Intel Core i9-9990XE Conclusion

Intel never really announced the Core i9-9990XE into the market. We broke the story this year at CES in January after confirming from several sources in that initial auction said that it was taking place – a 14-core 5.0 GHz CPU and an unknown quantity would be available for select system integrators and OEM partners to bid on. There is no warranty from Intel, so these integrators were taking a risk, and could ultimately bid too high for a chip that might not sell.

In the end, that initial auction fell to (at least) three companies, of which two ended up with the CPUs. We very quickly found out that CaseKing snapped up most of them, and the company eventually ended up putting them for direct sale (with 1 year warranty) on their connected websites for €2999 (now €2849) as well as offering several of their high profile water cooled extreme overclocked systems with the chip inside. We also saw Puget Systems with at least one, and another companies was ICC, an Intel partner that focuses on a number of markets including the financial market. It was ICC who built a 1U system for this chip and sampled the system for us to review.

The system was provided with custom proprietary liquid cooling, which we’re not able to show you. The thing is a beast, however, and can appropriately cool up to 400W of CPU in a 1.75-inch form factor. It’s also loud, registering 78 decibels whether the system is at idle or running a full workload. Given that it is a 1U server, this would suggest that a datacenter is the best place for it. I have no doubt that it could be transferred into a tower, although much like the 28-core Xeon W-3175X we tested in January, it requires a substantial cooling setup to be tamed.

In performance, the tweaked system from ICC was built for low latency financial trading. It was only paired with 32 GB of DDR4, but running at DDR4-3600 with tuned subtimings. We added in our standard testing SSD and GPU, although due to the complexity of the system build we weren’t able to run games on this thing. But for raw ST performance, the Core i9-9990XE puts all the other high-end desktop chips to shame – as it should do. Everything from Intel on a Core chip gets obliterated, and against the Xeon W-3175X which has 28-cores, the Xeon does go ahead just on the multithreaded stuff but this Core i9-9990XE kills it when frequency is the limiting factor. This shows up in our compile test, where the right balance of cores and frequency are needed - the Core i9-9990XE set a new world record in our benchmark. There are some caveats - the mesh frequency does seem to be a little bit of a hold back in some tests, or frequency going in and out of turbo modes can cause additional delays in tests.

Against AMD counterparts, that 5.0 GHz frequency carves through anything like butter. Where AMD has to play is on its 32-core Threadripper CPUs, and even then it’s a tradeoff – 14 cores at 5.0 GHz against 32 cores at ~3.4 GHz means that the 2990WX has a lead only it’s a raw compute problem, but put in any memory limited scenario, or add in AVX2/AVX512, and the Core i9-9990XE is going to win.

We obviously haven’t talked price. The W-3175X is a similar $3000 to the i9-9990XE, but has ECC support and six memory channels, but doesn’t have that single thread frequency. The 2990WX is a NUMA design that works well in focused applications rather than the i9-9990XE which works well in almost every scenario, but the 2990WX is 30-40% cheaper.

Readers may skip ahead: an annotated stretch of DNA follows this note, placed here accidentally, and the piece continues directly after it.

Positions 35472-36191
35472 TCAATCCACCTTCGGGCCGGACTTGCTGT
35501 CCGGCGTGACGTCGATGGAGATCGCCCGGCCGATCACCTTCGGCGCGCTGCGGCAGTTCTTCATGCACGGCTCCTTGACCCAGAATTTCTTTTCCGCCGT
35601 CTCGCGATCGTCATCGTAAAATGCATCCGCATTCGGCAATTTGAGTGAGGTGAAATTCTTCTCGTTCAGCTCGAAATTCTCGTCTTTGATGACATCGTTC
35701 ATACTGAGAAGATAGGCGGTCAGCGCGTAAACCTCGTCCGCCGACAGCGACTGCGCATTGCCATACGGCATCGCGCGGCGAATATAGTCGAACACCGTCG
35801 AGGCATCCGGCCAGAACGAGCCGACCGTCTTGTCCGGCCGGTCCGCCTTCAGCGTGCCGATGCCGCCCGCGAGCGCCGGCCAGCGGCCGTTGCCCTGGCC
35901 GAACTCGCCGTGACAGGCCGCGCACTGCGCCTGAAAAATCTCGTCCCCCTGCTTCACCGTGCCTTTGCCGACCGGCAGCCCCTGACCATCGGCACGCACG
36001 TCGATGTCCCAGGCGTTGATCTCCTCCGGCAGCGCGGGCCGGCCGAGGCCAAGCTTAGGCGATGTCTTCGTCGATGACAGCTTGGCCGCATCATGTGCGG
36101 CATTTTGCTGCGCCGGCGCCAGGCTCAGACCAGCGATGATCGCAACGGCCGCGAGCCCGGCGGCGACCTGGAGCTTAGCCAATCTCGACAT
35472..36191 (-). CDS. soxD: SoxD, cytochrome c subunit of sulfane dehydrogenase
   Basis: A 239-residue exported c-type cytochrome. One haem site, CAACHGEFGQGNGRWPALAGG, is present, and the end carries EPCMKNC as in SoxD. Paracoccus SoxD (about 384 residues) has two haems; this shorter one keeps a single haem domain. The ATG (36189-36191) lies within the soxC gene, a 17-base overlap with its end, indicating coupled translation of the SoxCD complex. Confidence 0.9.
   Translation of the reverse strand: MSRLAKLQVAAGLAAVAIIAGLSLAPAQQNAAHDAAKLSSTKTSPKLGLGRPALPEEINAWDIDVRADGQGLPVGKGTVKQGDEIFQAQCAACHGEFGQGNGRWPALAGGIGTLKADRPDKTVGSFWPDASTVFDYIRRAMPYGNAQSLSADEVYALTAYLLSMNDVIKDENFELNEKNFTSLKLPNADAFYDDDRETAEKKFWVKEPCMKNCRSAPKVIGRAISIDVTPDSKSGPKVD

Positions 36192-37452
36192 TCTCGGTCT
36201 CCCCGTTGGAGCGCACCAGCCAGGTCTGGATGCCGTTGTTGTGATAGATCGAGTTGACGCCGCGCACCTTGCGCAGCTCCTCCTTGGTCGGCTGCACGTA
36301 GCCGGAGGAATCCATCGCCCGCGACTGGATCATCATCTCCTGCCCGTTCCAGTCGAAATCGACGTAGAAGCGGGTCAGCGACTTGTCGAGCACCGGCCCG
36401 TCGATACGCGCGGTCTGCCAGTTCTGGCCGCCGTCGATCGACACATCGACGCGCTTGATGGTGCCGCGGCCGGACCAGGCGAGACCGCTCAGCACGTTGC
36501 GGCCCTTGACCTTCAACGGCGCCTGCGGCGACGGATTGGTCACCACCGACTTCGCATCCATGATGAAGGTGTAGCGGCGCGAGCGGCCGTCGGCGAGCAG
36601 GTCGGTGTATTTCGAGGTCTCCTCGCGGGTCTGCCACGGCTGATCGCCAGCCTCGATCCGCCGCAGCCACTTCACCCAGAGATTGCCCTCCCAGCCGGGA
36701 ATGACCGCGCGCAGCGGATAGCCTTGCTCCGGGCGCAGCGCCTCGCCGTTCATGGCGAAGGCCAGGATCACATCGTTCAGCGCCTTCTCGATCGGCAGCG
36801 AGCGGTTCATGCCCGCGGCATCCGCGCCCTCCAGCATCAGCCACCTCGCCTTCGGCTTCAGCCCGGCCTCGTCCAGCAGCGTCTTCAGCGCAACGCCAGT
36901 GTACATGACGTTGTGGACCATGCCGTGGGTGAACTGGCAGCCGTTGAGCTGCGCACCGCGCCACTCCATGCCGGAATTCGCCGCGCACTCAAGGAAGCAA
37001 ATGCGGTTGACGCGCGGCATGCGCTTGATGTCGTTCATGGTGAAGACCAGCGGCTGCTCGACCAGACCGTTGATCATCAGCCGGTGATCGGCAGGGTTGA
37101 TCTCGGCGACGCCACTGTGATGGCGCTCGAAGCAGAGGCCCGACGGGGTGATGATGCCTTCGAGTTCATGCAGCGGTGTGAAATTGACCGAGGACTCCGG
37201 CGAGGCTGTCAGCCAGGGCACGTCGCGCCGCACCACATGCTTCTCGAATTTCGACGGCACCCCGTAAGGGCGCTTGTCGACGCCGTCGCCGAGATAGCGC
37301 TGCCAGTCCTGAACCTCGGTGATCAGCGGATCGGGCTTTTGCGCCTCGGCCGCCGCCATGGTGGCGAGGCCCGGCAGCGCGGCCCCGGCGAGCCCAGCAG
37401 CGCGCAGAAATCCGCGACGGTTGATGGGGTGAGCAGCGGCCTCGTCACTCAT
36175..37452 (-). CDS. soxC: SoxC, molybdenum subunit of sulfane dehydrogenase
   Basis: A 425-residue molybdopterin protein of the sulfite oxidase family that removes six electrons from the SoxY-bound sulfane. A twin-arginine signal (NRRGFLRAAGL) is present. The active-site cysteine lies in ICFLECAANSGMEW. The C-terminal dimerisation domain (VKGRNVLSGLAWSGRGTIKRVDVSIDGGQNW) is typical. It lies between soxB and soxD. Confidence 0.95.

Comparing the i9-9990XE
Intel   AMD
Xeon
W-3175X
Core i9
9990XE
Core i9
9900KS
AnandTech Ryzen
7 3950X
TR 2
2990WX
EPYC
7542
28 14 8 Cores 16 32 32
56 28 16 Threads 32 64 64
3.1 4.0 4.0 Base 3.5 3.0 2.9
  5.0 5.0 All-Core      
4.5 5.0 5.0 Turbo 4.7 4.2 3.4
255 W 255 W 127 W? TDP 105 W 250 W 225W
6 x 2666 4 x 2666 2 x 2666 DDR4 2 x 3200 4 x 2933 8 x 3200
48 44 16 PCIe 24 64 128
$2999 $auction $513 MSRP $749 $1799 $3400

Then around the corner we have Intel’s 8-core 5.0 GHz processor, the Core i9-9900KS. This is a consumer level processor, with only two memory channels and 16 PCIe 3.0 lanes, but is set to be $513 when launched in a couple of days (October 30th). Users interested in an all-core 5.0 GHz processor out of the box (i.e., not overclocked) are likely to find that the 9900KS acts as a good starter position, which might be able to be scaled with the 9990XE when things like memory bandwidth start becoming an issue.

On the topic of sustainability, no-one is going to be able to deploy the Core i9-9990XE en-mass: Intel only has a few chips that meet the specifications, and these are auctioned to system integrators. So unless a customer wants a specific number, they will have to work with an system integrator with a set budget for that auction in mind, and even then, there’s no guarantee that Intel will have that many chips available (or if someone will outbid you). There’s also no-warranty on the parts from the perspective of the system integrator, so that adds additional cost. Companies looking at one of these systems might have to consider them as one-offs for their deployment, whereas by comparison, we expect there to be more Core i9-9900KS processors in the wild for companies to buy direct from retailers.

Ultimately, the Core i9-9990XE is a curio. It’s a hell of a curio, that’s for sure. It is like one of the house robots on Robot Wars (UK) or BattleBots (US): something completely outside the rules of normal sportsmanship and is big enough to beat you to a pulp, and it’s very rare that you would even own one, not at least before it owns you.

 

Power Consumption, Frequencies, and Thermals
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  • Sivar - Monday, October 28, 2019 - link

    Why such an angry statement?
    14 is a very respectable number of cores. 14 at 5GHz is a world exclusive.